Geomagnetic storms occurring on the surface of the Sun could bring quite the light show above Wednesday night through Friday. While normally witnessed in the much higher latitudes closer to the poles, the Aurora Borealis can dip as far south as the center of the U.S. AccuWeather says that the latest storm emanating from the Sun could be strong enough tor the Northern mights to be seen over the Hudson Valley.

But, as often, weather can play a role. Will the skies remain clear overnight for a good viewing?

What Are the Northern Lights? 

The Aurora (or, Northern Lights) are caused by giant solar winds that carry ionize particles that end up slamming into the Earth's atmosphere near the poles. That is basically what causes the greenish ghostly lights in the sky, though they're not often seen in latitudes this far south.

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But while not an everyday occurrence, the Northern lights have been witnessed as far south as the Hudson Valley and the Catskills before. Sometimes, these "space weather" predictions can lead to quite a showing in the night skies above us. And sometimes not. It's kind of like predicting the weather here on Earth.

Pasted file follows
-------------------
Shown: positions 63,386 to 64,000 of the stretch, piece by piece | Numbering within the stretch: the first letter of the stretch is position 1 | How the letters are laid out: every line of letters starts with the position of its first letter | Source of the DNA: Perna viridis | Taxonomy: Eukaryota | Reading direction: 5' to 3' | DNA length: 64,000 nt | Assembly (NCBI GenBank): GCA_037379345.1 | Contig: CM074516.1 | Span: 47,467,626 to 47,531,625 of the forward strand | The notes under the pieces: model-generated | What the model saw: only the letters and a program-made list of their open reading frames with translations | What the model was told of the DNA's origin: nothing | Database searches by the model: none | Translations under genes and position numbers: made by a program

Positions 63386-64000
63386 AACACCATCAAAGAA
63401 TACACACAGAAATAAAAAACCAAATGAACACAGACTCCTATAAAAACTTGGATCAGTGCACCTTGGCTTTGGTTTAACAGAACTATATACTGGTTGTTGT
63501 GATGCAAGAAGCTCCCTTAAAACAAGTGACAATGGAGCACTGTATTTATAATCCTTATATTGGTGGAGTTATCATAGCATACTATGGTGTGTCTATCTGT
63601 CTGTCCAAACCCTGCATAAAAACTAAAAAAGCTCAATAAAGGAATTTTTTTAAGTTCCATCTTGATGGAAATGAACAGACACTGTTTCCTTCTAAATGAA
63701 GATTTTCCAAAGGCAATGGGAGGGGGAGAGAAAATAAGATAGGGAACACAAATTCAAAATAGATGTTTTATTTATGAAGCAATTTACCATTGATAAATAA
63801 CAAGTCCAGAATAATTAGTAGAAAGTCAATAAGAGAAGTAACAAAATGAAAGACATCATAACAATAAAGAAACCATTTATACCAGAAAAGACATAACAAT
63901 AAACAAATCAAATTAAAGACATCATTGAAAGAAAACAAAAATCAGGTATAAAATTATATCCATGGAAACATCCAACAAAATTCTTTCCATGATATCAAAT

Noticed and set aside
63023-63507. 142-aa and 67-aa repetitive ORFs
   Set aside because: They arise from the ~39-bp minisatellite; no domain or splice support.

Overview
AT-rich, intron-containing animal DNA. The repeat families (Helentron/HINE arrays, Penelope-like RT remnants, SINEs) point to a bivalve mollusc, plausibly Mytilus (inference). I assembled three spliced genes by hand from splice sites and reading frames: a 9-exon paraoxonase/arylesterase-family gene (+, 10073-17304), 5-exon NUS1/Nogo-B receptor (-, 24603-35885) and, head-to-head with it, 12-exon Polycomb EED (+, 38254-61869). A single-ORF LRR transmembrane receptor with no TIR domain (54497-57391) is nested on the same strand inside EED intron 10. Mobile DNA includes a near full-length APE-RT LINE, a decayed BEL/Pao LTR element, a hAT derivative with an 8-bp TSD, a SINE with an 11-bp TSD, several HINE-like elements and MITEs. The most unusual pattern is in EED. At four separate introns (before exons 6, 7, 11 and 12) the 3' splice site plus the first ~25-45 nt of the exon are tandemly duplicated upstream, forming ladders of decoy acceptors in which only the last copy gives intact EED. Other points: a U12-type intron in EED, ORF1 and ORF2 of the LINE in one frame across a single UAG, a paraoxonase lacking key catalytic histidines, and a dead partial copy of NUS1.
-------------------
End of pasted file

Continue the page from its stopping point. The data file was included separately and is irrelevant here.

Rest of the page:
Space Storms

NOAA's Space Weather Prediction Center issued a G3 geomagnetic storm watch through Friday, This latest geomagnetic storm is rated a G3, on a scale of 1 to 5. And while this won't disrupt too much to out daily technology, it could drive the lights further south into our area. NOAA says that it can take around 15 to 18 hours for a coronal mass ejection to arrive from the Sun to Earth.


Weather Forecast for the Hudson Valley

The Weather Channel says that Wednesday night will be mostly cloudy with a chance for showers. Skies should start to clear by Thursday afternoon, and Thursday night looks to be the slightly better chance to witness the Northern Lights  Friday night will see skies remain mostly cloudy across the Hudson Valley.

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